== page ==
Creativity is something that I feel I’ve never really understood as a concept, I really viewed a “creative” as somebody who knows how to create works of art through various mediums, whether it is music, film, photography, artwork, dancing, or even theatre. As somebody who really never excelled at “creative” things, I never really viewed myself as a creative person. Who really is a “creative”? I have a lot of friends who are talented musicians, artists, designers, photographers, you name it. Before, I thought these folks as being a gold standard of “creative”. But quite frankly, my feelings have started to shift because I do not think that being creative stems from the proficiency of what you creating, but merely the regular act of creating.
So I decided to take a stab at improving my creativity.
My adventure into discovering my creative side began with the pandemic. Back in March when the entirety of New York City closed down and the quarantine started, I decided to seriously start learning how to make music. I used to use Ableton in college to chop samples / make music mixes, but I never really produced any tracks seriously or tried to really learn how it works. During the quarantine, Ableton was having a 30% sale on their software, so I decided to pull the trigger and get both Ableton Live Suite and a Push 2, a MIDI controller that integrates with Ableton. Little did I know that this would trigger something inside of me. As I started this new hobby, I really had this internal fear of “failure”. Even though it was just a casual hobby, I still thought I could fail at being a producer with my music not being good enough or the songs not sounding like the type of producer I wanted to be. I was expecting to be as good as J Dilla, Kanye West, or Madlib from the jump, which is unrealistic. But, then I remembered a wise quote by Jake from Adventure Time.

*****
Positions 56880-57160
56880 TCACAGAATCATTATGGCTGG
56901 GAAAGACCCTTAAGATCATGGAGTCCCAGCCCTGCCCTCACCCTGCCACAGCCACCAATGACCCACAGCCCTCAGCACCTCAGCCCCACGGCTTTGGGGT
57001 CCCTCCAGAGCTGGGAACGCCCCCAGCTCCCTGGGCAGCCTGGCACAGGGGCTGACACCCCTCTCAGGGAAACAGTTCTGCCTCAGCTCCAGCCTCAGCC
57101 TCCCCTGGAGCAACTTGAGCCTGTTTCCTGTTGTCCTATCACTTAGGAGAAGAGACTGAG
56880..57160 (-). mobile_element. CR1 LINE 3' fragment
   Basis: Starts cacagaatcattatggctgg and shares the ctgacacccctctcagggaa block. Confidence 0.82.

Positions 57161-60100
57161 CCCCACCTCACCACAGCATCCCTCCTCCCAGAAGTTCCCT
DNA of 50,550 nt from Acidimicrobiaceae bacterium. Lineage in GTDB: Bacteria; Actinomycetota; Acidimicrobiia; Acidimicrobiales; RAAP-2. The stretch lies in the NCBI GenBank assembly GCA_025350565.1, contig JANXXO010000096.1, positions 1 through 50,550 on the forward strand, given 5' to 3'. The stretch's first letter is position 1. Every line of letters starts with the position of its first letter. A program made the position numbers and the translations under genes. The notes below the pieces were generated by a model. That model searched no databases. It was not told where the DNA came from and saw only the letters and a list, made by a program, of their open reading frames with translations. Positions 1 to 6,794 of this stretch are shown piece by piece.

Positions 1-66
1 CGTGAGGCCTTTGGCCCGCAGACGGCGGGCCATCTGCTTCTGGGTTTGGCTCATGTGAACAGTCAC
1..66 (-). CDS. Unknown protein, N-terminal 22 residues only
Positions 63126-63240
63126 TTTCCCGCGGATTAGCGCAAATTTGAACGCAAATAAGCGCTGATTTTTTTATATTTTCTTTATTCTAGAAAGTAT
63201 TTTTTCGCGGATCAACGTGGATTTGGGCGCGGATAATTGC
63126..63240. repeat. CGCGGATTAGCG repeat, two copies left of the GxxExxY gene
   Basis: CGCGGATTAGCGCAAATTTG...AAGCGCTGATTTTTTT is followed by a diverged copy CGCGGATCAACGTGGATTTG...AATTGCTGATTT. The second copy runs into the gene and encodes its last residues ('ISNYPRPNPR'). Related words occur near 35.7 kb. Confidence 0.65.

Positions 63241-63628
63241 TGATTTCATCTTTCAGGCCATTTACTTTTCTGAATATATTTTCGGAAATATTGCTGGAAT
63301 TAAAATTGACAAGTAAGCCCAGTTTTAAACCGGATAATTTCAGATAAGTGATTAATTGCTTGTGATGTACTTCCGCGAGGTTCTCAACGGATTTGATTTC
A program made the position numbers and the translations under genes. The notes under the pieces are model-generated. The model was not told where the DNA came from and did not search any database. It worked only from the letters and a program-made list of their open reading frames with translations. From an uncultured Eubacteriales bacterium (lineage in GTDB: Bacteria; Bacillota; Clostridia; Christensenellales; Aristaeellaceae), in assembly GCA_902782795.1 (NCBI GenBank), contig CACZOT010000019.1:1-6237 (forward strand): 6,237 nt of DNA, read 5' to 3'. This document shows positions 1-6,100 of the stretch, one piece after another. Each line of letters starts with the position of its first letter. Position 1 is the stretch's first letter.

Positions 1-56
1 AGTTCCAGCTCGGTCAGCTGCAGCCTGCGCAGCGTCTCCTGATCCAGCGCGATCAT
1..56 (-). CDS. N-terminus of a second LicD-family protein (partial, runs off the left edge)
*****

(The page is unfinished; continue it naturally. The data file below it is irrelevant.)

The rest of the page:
The irony of learning how to produce music is that it has taught me a variety of things that aren’t necessarily music-related, but stemming from this journey in growing creatively.
It taught me patience, because I’ve had to sit and chop samples and arrange them to sound just right, and adding various layers onto a song. It taught me how to be nicer to myself, because I had to recognize that I was still learning and the growing that I was doing and that I am still learning.
It taught me delayed gratification, especially as I stuck with it and listened to songs from the beginning of the journey as I kept on growing and noticing the elements that have gotten better. Seriously, take a listen to these two songs below and see for yourself. Here’s the first beat I made back in March:
And here’s one from last month:
It taught me self-compassion, because it’s normal not to be good at something immediately, that’s the first step in the growing process.
It taught me community, as I started a Discord community for music producers, where we push each other to grow, offer feedback, and collaborate on things together.